Despite the coronavirus crisis, teenagers in Georgia are continuing their quest to master the Turkish language.
They have Turkey’s state-run Yunus Emre Institute to thank for this, which has not let the pandemic affect its multiple activities, including the distance education program.
The institute works to promote Turkish language, history, and culture, and has been teaching Turkish in collaboration with more than 40 cultural centers around the world.
Georgia has been under a state of emergency since March 21 and the restrictions will remain in force until May 22.
The country of over 3.7 million people has recorded 615 COVID-19 cases so far, including nine deaths and 275 recoveries.
The situation, though, has not diminished Georgians’ desire to learn Turkish, according to Nino Nadashvili, a student who spoke to Anadolu Agency via video link.
“Yes, we are going through a stressful and frustrating period, but nothing can stop us. If anything, we have been working with even more motivation,” he said.
Maka Khositashvili, a Georgian teenager who works at a hotel, said she was just as committed to completing her Turkish language course.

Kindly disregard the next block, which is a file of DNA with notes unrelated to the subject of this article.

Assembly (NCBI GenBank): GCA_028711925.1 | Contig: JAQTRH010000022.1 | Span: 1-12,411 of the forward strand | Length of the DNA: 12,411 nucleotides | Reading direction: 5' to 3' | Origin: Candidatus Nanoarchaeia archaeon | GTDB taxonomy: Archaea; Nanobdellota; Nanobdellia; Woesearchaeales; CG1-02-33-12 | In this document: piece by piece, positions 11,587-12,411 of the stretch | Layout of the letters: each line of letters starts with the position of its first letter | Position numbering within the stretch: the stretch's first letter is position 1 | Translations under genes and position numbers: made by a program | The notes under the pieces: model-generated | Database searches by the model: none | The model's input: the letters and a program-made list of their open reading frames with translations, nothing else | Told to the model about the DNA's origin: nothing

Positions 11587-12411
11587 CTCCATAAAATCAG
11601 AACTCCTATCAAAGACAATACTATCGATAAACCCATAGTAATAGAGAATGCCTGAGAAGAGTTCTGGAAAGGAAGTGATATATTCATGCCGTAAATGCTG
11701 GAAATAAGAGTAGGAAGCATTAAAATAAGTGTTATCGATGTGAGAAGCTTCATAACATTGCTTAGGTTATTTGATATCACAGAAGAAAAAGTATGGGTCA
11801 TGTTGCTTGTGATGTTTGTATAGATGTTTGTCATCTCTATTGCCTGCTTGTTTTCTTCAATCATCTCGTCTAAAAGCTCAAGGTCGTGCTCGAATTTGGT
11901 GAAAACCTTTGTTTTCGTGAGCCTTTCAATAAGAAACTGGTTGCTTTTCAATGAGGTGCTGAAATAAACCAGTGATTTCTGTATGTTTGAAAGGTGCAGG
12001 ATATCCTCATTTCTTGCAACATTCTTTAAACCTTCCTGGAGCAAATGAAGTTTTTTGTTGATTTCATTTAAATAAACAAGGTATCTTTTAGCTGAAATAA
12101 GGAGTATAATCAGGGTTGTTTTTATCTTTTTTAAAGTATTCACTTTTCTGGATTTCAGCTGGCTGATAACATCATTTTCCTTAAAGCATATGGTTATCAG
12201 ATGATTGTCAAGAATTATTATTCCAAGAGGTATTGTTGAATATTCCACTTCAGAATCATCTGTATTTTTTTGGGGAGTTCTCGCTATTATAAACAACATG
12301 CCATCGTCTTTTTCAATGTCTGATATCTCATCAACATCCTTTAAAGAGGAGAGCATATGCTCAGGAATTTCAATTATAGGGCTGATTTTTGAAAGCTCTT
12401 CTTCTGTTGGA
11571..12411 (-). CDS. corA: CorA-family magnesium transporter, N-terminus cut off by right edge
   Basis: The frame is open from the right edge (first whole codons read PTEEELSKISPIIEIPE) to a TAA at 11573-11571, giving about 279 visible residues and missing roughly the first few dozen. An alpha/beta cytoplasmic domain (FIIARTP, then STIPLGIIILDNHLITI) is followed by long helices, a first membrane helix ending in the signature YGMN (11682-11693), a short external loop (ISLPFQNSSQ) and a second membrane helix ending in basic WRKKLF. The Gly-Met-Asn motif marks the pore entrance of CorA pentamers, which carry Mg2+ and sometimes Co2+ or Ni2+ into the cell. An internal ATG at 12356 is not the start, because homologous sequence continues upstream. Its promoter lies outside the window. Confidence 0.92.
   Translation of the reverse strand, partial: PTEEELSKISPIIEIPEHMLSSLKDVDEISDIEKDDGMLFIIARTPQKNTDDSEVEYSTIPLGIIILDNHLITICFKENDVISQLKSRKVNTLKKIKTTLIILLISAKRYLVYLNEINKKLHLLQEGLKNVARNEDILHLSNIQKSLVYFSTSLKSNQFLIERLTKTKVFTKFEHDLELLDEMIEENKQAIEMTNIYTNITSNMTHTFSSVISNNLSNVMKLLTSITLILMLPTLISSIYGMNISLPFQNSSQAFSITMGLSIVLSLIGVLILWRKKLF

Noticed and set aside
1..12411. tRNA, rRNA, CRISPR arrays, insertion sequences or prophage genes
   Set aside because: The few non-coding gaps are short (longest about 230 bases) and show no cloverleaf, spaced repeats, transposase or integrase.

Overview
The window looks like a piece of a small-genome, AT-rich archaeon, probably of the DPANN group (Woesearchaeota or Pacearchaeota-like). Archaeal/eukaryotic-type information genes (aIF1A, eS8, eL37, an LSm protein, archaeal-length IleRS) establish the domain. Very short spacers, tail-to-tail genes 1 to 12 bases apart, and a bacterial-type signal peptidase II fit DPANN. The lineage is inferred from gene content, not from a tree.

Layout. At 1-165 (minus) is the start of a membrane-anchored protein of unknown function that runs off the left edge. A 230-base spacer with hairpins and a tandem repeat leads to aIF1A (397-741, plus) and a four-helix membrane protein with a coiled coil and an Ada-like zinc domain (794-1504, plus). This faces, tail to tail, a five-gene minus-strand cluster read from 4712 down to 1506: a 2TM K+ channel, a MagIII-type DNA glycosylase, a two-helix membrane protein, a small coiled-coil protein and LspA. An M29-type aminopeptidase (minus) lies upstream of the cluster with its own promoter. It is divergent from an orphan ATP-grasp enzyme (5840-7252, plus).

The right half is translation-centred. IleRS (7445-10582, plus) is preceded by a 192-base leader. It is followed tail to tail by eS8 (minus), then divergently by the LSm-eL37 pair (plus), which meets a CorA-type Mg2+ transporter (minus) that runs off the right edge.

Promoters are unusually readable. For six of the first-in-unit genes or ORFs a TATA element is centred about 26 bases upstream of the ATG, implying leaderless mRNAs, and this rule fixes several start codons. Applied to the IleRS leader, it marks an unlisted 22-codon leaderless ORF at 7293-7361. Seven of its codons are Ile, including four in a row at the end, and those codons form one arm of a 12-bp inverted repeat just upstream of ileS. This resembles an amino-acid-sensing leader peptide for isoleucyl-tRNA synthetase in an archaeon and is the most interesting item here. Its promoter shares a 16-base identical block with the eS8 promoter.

Teona Tsintsadze, a Turcology student at Tbilisi State University, said the Turkish lessons made these difficult days more enjoyable.
For Elmar Khalilov, a senior student at Georgia Technical College, learning Turkish remains a pursuit of “love and passion”.
“The virus that has affected the whole world could not dim our love and passion for Turkish. COVID-19 could not halt our education; we continue to learn Turkish with great pleasure and enthusiasm,” he said.
*Writing by Erdogan Cagatay Zontur
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